You know how they say that pets resemble their owners or couples who’ve been married for years start to look alike? Well, the same can be said when you live in a foreign country—it’s inevitable that you’ll pick up a few new mannerisms and cultural quirks from your newly adopted home. It’s been no different for me in Bogotá!
Keep reading for the little ways I’ll be taking Bogotá with me when we leave.
The strangeness of making new friends is what I set out to write about earlier in the week (before I was overcome by emotional navel-gazing) and has been second in difficulty only to the weepy goodbyes said to those people I mentioned on Thursday.
As a classic introvert, moving to a new country and making friends from scratch was already a bleak prospect. After factoring in the language barrier and some cultural differences, I was looking into an abyss. I mean, can you even remember the last time that you—as an adult—made a friend? And I’m not talking about that time you were at a party and scored an invite to a group lunch, all the while nestled in the comfort of your own social circle.
In your home country, it’s easy to take for granted how your already established relationships form a kind of safety net: they provide a place for you to meet new people and should you have a social swing-and-a-miss, you already have friends and so it doesn’t seem like such a big deal. When your support system tally is one (because I have a spouse), every new interaction is imbued with pressure. A few weeks ago my friend Cherise and I were laughing at all the thoughts that whirl us into anxiety as we put ourselves out there: Am I coming on too strong? Do I sound stupid? Was that joke dumb? I was telling her how it gets easier, which is kind of true…I mean, I still feel awkward and uncomfortable, but now I’m used to it!
In all seriousness, I completely believe that making friends is like any other skill and if you keep at it, it will eventually feel more natural. If you’re looking for some more practical steps or ideas about where to meet people, go back to this post about overcoming culture shock. For me, however, the whole process of making friends started in my head. Keep scrolling for a couple of the roadblocks I had to overcome in order to get my social groove back.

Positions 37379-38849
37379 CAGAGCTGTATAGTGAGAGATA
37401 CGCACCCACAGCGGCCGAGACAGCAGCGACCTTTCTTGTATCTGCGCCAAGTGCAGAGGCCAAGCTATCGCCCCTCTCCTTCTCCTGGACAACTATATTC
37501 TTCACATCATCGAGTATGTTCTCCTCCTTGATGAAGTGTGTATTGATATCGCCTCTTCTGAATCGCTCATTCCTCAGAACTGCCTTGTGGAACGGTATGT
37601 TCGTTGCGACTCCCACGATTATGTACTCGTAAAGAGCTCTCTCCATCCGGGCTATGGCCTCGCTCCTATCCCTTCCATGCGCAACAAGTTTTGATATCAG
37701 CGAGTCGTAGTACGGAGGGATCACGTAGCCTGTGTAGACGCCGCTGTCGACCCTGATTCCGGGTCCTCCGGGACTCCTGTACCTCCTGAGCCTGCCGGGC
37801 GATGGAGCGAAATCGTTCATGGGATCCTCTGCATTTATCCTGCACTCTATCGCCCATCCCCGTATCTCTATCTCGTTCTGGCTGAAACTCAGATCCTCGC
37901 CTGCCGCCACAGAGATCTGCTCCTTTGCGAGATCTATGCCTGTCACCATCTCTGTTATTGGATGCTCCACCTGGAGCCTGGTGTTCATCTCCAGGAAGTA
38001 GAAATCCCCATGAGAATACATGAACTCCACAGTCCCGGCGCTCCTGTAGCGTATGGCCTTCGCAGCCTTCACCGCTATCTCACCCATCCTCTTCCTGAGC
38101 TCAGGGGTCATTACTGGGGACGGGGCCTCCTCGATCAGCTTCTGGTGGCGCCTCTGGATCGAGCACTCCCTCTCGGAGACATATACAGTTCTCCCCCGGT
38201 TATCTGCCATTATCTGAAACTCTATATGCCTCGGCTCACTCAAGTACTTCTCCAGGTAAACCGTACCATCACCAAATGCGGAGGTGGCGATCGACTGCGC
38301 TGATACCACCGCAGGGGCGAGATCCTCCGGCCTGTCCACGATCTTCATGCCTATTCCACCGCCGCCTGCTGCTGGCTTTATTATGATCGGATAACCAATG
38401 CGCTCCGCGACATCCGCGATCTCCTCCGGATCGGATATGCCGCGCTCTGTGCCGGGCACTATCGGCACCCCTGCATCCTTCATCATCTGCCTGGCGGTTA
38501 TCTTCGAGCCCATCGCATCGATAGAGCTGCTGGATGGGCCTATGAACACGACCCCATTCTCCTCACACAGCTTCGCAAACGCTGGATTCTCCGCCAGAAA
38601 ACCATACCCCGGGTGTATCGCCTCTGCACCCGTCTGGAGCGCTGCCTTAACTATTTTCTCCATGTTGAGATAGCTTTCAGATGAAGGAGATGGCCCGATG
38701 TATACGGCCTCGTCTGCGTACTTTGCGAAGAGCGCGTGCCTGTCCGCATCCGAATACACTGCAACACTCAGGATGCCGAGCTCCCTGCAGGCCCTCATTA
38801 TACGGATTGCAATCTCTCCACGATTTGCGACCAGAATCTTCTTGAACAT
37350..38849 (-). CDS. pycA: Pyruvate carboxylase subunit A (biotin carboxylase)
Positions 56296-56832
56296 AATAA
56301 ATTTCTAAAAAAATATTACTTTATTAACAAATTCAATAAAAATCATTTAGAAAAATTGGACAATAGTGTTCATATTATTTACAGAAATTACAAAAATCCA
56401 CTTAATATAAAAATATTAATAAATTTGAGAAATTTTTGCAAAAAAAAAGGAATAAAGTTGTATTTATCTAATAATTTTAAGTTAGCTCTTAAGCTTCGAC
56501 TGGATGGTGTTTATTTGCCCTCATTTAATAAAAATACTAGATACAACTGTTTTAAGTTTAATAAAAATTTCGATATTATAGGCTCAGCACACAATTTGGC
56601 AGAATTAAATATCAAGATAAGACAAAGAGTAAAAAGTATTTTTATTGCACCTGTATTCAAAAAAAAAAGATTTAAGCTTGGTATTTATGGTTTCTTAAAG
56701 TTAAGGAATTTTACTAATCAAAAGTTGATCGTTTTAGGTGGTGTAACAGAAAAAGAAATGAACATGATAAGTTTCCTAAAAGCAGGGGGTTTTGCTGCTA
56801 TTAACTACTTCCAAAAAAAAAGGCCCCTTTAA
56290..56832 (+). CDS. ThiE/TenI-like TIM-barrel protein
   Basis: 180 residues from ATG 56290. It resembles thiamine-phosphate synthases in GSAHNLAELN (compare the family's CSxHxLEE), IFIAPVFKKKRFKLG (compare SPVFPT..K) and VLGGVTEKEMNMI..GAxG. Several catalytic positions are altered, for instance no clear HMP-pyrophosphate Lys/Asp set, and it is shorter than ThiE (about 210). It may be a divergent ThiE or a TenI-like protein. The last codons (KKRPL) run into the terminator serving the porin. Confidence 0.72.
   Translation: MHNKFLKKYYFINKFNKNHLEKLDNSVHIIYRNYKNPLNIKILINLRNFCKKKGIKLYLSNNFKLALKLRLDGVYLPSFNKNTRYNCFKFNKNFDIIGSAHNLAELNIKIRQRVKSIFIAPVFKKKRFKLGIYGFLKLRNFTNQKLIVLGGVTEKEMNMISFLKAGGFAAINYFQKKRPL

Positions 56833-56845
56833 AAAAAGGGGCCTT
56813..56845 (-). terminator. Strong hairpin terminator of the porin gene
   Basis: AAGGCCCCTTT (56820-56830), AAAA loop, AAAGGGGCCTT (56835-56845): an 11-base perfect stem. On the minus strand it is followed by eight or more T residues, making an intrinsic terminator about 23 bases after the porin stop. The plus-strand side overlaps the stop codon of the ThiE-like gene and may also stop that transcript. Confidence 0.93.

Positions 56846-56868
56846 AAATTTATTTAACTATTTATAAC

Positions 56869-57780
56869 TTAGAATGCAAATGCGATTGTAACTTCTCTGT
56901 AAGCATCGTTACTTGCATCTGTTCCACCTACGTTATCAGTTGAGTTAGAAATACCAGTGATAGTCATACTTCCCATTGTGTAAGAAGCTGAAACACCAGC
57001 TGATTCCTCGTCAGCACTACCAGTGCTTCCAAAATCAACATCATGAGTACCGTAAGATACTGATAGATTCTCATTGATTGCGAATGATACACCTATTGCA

Social class isn’t exactly polite dinner conversation, but living in Colombia I’ve come to learn that your last name and address say more about you than just where you live.
In my first months in Bogotá, I didn’t notice it quite so much—the way the way the porteros (doormen) in a friend’s building would let her expat friends in with no problem, but the Colombian ones would wait while he called to ensure that they were, in fact, guests. Another friend told me that when applying for membership at a country club, they wanted to know all about their parents—what kind of work they do, their religion, and whether or not they are divorced. Startlingly, I only just realized that there’s a chain link fence, topped with a curlicue of razor wire, that separates the low-tuition school where I volunteer from the most prestigious school in the city, attended by children who’s parents are senators and diplomats.
As we were discussing the social order of Bogotá in a Saturday Spanish class, my professor told Cody and me that there is a reason foreigners may not see the sometimes subtle—but many times direct—borders in class that are still prevalent in Colombian society today. She explained that foreigners are kind of exempted from the rules because firstly, they’re assumed to have money (and by default are put in a higher group) and secondly because we simply don’t fit in firmly rooted rubric of Colombian social structure.
If you’ve traveled at all—even from one part of the U.S. to another—you probably have a funny story about a cultural difference or misunderstanding. Moving abroad is no different, though when facing a new language and reconstructing your life from scratch, it’s easy to brush aside the idea that you’ll soon be navigating through a mire of cultural differences as well. Sure, there are books and blog posts about avoiding big blunders, but it’s impossible to prepare for the little day-to-day differences that will catch you off guard.
A few weeks ago I was in a spin class sprinting to an EDM version of Celine Dion’s My Heart Will Go On when I found myself surprised by one of these strange—but common—moments. As we started a 90-second sprint, the instructor dismounted and began weaving through the bikes to check our RPMs and shout out general encouragement to the class. He stopped at my bike—where I was furiously pedaling—and asked my name. He then took my hand and said, “Danielita (little Danielle), my heart, you must return to my class, you work so hard!” Hmm, that was different. The thing that stopped me from running for the hills is that he continued through the ranks of spinners, talking to the other ladies in the same manner. Later that day I was thinking of all the funny little differences with which I’ve been confronted at the gym, and how they trickle over into other parts of everyday life.